LabyREnth 2016 Write-up: “Regex”

Random track #2 – Regex

This is a challenge involving regular expressions. It reads the huge expression from the file omglob_what_is_dis_crap.txt. The code that reads and evaluates this expression will only provide you with the key if you provide it with an input that doesn’t match this expression. Of course the program runs on a remote server, so you don’t have direct access to the flag.

Inspecting the expression, there’s a lot of “OR” conditions, and splitting them into lines gets you something like this:

^(
.*[^0mglo8sc1enC3].*|
.{,190}|
.{192,}|
.{97}[cgClm]|
.{135}[so1l803]|
   .
   .
   .

If this looks familiar to you, it’s because a similar challenge appeared in PlaidCTF 2015. I solved and wrote about the challenge here using Z3 (an SMT solver).

Basically the first 3 lines of expressions at the start dictate what characters can appear in the input, as well its length (191, in this case). This, however, is a watered-down challenge compared to the PlaidCTF one. You do not need to use Z3 in this case. To illustrate what I mean, if you sort each of the regex part in numeric order using sort -k 1.3n, you get this:

.{0}[eo1Cnsc0lm38]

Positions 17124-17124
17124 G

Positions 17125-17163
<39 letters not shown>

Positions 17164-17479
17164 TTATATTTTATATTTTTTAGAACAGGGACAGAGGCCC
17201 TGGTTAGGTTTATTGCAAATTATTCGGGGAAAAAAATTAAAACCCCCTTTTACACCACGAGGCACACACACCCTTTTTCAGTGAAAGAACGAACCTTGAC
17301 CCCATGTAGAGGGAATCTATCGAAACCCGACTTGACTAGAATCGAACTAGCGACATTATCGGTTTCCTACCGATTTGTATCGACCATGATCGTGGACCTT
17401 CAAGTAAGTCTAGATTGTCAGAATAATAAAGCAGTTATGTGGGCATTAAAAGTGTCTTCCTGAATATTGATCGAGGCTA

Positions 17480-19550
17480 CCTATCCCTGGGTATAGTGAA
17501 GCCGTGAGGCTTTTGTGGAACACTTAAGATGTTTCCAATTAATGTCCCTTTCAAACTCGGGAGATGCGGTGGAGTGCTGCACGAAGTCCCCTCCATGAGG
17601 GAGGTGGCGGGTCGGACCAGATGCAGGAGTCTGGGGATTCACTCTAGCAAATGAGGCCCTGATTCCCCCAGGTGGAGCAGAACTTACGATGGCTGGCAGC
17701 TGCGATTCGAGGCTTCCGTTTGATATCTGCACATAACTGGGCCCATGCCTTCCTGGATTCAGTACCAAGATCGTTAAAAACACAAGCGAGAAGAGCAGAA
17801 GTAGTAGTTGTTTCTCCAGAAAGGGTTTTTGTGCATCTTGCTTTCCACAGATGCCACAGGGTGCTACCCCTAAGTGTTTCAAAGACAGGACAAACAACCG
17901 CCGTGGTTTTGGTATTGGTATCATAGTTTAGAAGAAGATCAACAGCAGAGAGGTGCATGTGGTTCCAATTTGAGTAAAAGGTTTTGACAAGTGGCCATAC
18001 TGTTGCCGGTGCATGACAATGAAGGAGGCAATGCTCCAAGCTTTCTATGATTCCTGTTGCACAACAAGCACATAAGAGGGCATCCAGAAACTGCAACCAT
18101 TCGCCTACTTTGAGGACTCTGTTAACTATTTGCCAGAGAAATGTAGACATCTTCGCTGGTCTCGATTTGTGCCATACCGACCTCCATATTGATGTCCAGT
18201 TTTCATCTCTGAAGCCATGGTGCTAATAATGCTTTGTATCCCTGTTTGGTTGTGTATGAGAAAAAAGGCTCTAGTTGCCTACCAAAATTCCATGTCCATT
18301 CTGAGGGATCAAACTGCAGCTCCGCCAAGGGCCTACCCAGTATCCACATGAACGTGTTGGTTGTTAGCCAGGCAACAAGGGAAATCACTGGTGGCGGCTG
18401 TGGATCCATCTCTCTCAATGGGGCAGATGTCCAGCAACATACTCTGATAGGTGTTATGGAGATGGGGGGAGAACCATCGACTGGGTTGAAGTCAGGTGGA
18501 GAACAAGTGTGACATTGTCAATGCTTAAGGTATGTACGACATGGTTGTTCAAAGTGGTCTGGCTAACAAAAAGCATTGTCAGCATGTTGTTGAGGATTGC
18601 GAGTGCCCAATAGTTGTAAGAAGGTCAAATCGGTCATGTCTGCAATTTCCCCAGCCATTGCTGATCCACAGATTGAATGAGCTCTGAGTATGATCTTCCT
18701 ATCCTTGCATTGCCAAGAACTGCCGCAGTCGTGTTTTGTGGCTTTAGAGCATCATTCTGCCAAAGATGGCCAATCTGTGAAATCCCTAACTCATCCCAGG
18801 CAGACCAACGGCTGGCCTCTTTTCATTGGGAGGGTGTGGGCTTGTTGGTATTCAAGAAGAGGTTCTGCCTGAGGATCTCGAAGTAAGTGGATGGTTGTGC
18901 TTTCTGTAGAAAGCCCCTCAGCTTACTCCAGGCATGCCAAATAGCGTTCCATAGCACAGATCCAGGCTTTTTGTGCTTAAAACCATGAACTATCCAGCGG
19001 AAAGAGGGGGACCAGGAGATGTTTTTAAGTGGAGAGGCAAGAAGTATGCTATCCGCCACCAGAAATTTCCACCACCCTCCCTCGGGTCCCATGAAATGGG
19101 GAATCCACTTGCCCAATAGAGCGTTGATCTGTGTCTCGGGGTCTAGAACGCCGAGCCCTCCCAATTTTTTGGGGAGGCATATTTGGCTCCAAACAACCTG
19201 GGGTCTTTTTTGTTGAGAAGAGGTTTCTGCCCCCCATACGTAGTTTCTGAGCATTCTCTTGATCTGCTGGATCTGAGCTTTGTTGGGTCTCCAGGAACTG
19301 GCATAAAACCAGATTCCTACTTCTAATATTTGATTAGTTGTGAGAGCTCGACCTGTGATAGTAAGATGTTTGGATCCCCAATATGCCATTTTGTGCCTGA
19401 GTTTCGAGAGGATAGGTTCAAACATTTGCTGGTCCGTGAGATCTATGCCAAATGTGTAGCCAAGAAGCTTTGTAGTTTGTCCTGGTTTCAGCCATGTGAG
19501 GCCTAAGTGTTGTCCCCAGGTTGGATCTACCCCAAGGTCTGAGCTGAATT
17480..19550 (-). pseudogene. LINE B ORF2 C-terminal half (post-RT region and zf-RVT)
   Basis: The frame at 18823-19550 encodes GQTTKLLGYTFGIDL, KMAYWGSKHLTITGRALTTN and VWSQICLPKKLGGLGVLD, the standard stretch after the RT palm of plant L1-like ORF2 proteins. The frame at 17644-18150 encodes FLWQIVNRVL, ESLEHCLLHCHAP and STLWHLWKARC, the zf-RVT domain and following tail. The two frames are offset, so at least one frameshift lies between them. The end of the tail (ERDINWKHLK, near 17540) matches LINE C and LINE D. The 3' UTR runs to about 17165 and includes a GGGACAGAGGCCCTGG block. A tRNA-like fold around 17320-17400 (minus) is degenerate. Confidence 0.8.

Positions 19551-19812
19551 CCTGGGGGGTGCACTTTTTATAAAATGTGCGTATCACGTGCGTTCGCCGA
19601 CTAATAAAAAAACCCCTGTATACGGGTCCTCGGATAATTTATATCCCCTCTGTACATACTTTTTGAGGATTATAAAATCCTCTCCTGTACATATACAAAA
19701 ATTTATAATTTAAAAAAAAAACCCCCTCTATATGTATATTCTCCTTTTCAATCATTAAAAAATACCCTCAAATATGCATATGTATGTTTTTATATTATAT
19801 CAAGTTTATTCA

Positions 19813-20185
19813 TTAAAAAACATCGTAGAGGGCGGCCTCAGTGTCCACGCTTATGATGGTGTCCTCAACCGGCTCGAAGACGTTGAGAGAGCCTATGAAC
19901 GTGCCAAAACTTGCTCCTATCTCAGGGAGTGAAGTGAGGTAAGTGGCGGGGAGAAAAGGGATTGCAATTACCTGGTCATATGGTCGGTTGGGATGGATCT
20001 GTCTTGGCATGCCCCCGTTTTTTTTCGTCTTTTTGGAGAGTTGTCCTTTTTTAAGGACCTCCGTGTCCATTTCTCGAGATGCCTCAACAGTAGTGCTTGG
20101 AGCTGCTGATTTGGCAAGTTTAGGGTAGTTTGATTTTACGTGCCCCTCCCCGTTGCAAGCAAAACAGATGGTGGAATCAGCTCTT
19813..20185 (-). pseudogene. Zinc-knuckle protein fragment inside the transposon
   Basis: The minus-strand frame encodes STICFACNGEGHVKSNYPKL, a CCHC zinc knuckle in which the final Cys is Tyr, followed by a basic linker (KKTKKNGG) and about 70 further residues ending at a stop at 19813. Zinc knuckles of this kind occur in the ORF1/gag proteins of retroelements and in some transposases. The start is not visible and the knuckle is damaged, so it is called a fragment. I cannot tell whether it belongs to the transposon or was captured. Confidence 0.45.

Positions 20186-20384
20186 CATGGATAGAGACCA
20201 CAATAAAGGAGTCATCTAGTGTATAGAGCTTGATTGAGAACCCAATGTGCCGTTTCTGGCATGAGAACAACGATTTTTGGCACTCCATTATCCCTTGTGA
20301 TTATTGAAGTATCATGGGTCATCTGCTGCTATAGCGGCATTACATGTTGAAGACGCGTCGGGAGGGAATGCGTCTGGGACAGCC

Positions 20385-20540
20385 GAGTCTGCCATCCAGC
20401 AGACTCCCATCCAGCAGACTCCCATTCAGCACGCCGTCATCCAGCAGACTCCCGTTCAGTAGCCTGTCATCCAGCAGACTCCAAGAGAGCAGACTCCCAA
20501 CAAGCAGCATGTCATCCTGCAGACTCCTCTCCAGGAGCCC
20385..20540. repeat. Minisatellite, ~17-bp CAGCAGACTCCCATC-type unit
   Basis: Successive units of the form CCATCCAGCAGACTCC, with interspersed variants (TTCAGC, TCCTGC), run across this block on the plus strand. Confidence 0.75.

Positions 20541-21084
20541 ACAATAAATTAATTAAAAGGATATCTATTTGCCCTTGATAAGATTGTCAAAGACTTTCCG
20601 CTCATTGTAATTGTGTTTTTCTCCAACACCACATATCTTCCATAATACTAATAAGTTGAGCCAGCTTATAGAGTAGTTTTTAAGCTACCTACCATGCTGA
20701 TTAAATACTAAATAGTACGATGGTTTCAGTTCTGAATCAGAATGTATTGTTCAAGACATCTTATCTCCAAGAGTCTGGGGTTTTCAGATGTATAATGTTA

.{1}[3]
.{1}[8l0osm]
.{1}[c1C]
.{1}[en]
.{2}[18]
.{2}[3omsglcn]
.{2}[C]
.{2}[e]
.{3}[3]
.{3}[com8negC]
   .
   .
   .

Using a script, you can easily piece together what characters should (not) go into each position, and thus, construct the correct input to feed to the server.

Because I’m lazy, I decided to re-use my solver script from last time. At that time, the character set was "plaidctf" but this time round it’s "0mglo8sc1enC3", the length of which is unable to fit exactly into N bits (not a power of 2). So I made a few modifications to make it use Z3 Ints instead of a BitVec to support arbitrary string lengths. Fortunately I did a good enough regex parser the last time, so that worked out of the box. (Never did I imagine that it would ever be re-used again.) Now all you need to do is to change the valid character set and length of the flag at the top of the solver script, and off it goes!

I said this was watered-down because Z3 took about 20 minutes the last time to solve PlaidCTF’s constraints. This, on the other hand, took less than one second.

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This entry was posted in CTFs.

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